Struggle

Butterfly and cocoon

Photo from starampglobal.com.au.

I’ve heard a story before about how it’s important for a butterfly to struggle to get out of its cocoon in order to be strong and able to fly once it’s in the real world.

So I guess I should be thankful.

Coming off antidepressants has not been a walk in the park. The first couple of days were a breeze, but then I think my system realized something was up, and the hormones that had been held in check for months decided to have a little party in my brain.

It’s not as bad as it could be, but I have felt a lot of pressure, stress, anxiety in the past week. I’ve found myself being increasingly short with Bobby. We’ve fought more this week than probably any other single week since I started on the meds. I’ve done my share of crying. And with Christmas looming, I’ve been thinking about my dad even more than usual, which doesn’t help.

But I’m not breaking. Bobby has been so supportive and has let me know (gently) that it’s OK if I need to start taking the meds again. And I was able to talk to him about where I am — to tell him that I know, that I will if I need to but that I’m not going to take an easy out. I knew coming off them would be difficult, and I’m making it OK so far. Not easy, but OK.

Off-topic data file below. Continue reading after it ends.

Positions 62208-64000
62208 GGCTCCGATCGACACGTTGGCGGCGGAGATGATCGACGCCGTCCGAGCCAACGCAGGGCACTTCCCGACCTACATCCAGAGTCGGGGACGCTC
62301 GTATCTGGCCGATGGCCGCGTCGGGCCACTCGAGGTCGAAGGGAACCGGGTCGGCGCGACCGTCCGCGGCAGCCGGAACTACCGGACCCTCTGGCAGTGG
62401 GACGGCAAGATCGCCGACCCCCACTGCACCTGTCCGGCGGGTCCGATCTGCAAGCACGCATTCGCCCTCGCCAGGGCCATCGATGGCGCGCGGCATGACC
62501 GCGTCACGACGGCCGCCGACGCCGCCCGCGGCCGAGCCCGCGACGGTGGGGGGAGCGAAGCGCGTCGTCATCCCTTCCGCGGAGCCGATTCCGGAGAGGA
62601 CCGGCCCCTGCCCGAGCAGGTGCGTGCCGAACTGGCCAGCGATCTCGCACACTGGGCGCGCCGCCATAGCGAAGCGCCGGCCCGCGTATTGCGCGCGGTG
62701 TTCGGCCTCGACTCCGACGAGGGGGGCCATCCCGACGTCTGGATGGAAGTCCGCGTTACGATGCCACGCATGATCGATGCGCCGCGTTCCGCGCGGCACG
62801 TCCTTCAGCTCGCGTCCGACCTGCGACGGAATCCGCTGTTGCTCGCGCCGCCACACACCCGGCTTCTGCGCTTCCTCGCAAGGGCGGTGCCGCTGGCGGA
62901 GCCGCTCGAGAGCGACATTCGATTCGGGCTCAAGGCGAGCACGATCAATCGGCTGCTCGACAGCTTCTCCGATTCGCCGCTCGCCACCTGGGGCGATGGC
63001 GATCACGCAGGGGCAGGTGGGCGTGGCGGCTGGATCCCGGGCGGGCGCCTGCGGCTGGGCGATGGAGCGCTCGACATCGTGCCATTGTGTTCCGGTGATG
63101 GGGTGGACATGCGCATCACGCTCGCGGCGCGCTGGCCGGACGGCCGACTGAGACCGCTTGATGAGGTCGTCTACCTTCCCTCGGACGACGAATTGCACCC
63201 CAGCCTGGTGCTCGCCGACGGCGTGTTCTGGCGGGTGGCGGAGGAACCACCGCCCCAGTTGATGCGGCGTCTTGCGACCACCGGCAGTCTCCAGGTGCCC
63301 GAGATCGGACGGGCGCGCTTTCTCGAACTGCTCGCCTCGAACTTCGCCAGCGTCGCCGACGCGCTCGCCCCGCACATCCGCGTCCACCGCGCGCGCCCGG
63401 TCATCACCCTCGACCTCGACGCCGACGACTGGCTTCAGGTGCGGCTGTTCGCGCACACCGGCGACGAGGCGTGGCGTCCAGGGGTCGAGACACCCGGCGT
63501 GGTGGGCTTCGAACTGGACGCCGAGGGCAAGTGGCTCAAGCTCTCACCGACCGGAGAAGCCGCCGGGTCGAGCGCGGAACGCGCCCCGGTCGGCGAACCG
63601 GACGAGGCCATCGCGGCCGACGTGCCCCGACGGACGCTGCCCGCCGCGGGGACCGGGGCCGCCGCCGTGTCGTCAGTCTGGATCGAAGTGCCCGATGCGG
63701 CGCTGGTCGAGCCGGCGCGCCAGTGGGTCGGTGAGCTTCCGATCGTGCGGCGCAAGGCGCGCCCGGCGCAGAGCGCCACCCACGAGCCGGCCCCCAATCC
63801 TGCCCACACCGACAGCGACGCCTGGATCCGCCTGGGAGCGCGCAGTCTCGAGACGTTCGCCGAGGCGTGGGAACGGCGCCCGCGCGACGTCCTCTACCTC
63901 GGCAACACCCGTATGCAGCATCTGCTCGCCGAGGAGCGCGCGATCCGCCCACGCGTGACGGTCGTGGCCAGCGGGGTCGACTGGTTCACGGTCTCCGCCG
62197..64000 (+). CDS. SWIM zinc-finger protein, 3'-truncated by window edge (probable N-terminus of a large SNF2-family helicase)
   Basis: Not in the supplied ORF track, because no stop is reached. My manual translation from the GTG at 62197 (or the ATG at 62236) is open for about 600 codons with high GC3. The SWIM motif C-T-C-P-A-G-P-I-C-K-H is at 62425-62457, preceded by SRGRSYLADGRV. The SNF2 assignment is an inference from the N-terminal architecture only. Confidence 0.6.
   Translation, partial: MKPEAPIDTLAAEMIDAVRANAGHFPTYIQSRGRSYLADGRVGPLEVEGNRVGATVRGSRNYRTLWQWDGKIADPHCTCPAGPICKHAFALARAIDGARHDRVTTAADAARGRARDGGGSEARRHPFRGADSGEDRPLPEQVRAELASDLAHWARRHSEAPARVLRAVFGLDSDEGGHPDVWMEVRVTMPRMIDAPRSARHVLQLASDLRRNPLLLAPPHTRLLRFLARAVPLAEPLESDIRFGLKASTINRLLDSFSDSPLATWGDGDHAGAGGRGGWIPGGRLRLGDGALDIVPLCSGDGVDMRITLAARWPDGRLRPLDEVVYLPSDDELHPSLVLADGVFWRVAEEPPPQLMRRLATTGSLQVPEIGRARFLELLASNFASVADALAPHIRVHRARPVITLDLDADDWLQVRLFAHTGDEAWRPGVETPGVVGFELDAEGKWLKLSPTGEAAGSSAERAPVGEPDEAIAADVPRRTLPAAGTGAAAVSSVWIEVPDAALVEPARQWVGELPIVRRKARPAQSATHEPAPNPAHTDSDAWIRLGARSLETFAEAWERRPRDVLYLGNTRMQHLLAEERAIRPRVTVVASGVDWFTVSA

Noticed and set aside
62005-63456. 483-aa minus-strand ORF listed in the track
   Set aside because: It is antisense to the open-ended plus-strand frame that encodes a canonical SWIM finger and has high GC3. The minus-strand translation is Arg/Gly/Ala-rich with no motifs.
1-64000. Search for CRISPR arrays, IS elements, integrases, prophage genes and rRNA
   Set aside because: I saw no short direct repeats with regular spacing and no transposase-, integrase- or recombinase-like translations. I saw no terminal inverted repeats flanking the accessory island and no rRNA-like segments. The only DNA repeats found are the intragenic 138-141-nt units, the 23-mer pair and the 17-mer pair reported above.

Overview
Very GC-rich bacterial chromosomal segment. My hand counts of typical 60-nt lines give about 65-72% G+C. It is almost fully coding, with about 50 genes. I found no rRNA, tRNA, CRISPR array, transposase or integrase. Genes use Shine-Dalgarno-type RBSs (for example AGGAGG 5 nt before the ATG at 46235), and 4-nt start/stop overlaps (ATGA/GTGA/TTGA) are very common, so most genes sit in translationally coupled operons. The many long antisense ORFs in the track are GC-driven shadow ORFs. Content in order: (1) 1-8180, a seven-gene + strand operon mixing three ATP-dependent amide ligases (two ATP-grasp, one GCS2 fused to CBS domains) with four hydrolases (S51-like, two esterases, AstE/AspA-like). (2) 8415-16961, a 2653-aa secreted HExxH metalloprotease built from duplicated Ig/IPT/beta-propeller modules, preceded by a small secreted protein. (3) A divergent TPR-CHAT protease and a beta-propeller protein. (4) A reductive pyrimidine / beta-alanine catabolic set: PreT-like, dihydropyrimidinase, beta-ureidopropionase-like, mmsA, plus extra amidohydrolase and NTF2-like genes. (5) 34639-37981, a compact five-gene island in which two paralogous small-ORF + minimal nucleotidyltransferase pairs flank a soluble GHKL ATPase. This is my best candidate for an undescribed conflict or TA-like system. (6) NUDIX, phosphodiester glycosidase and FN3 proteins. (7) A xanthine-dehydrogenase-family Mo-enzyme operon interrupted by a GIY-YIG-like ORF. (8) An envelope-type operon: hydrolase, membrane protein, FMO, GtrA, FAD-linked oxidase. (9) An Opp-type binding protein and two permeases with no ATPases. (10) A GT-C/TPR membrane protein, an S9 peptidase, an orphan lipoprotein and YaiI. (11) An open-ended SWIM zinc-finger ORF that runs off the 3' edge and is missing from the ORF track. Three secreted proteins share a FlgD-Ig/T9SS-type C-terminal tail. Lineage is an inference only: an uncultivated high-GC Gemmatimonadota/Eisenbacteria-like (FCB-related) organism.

I do think it will get easier. My body will slowly get all its chemicals more straightened out, and I’ll be able to go through my days without the near-constant tension that comes from anxiety and depression.

In the meantime, I am reminding myself to take deep breaths and enjoy the happy moments. It does my heart good to have weekends like this past one, where Noah was about as sweet as I could imagine, where he wanted Mama to put him down for his naps and didn’t mind when I cuddled him a few extra minutes each time.

Life is good, even if it’s hard. And I think it’s getting better every day. One day at a time, and I’ll take a few steps back if I need it.

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5 responses to “Struggle

  1. I wish you strength as you struggle with this. I am hoping that you are under dr care if things get too tough. There are ways to slowly back out of medication just sayin. I know you know that but it is the Mom I’m me . Good luck you have a great guy helping you!

    • Thanks, Cindee. I did come off the medication slowly, under the direction of my doctor. I think it’s just taking me a little longer to adjust to being completely off of it. And Bobby is a great guy! 🙂

  2. I wish you the best of luck with it. I actually just started. And it’s like a breath of fresh air I didn’t know I wasn’t getting.

  3. Hi, Misty –
    Good luck – whatever you choose. I’ve been on Celexa for just about 3 months now. I feel SO great. But I do have these moments where I wonder if it’s all fake? I mean I was happy before, but now I’m carefree. Sometimes that scares me. Is that necessarily a good thing? My plot is to keep taking them till I have time to figure out a natural way to feel this way — like the yoga I used to do FOUR TIMES A WEEK – like I’ll ever have time for that again!
    Anyway, I think you’re very brave to try coming off. I might question you when I try myself!

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